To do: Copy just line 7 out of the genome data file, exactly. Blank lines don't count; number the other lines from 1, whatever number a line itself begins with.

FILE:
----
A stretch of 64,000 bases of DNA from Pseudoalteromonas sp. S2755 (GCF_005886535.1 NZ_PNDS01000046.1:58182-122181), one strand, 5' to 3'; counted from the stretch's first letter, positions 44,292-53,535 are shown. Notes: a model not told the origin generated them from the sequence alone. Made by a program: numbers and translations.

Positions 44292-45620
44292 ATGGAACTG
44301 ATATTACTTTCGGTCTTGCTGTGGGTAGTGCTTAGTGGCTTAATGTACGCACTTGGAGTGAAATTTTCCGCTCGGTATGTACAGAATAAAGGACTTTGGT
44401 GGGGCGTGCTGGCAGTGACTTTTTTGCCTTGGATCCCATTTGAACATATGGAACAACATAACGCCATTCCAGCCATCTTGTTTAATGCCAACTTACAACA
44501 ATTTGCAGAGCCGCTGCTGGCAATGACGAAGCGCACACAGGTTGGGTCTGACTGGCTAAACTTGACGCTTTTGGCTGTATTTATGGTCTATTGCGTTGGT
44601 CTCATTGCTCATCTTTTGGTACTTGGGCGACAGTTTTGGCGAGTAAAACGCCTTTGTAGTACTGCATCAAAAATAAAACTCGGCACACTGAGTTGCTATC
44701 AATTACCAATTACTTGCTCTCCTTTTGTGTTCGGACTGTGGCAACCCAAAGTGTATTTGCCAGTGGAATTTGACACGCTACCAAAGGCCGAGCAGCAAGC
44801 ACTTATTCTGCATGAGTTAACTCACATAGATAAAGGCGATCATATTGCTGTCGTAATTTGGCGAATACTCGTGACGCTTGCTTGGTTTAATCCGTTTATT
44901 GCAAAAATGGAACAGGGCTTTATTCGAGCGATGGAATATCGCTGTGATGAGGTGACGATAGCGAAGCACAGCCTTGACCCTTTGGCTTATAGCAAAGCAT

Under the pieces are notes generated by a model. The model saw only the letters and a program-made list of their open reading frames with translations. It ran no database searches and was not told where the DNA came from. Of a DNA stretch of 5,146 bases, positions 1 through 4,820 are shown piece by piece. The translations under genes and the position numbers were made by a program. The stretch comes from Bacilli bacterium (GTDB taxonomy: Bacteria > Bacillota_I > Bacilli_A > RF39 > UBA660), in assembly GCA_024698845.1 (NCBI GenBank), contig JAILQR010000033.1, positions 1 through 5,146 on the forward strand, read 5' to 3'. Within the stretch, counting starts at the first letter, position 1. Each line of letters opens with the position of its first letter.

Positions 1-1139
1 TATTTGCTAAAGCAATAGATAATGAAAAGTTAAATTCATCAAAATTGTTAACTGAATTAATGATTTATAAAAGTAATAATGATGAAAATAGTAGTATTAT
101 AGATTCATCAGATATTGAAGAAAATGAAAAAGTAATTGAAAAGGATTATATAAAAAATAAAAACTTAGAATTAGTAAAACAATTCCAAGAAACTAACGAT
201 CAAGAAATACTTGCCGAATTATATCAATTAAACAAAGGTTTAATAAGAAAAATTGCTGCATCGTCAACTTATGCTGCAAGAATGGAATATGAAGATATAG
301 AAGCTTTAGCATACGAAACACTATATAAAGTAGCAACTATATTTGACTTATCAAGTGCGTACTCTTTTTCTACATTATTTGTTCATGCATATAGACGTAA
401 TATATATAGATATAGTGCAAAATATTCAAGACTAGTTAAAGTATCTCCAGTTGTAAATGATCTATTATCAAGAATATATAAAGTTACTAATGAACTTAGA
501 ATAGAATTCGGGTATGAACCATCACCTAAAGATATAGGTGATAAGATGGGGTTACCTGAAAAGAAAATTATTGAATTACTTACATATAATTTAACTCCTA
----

44601 CTCATTGCTCATCTTTTGGTACTTGGGCGACAGTTTTGGCGAGTAAAACGCCTTTGTAGTACTGCATCAAAAATAAAACTCGGCACACTGAGTTGCTATC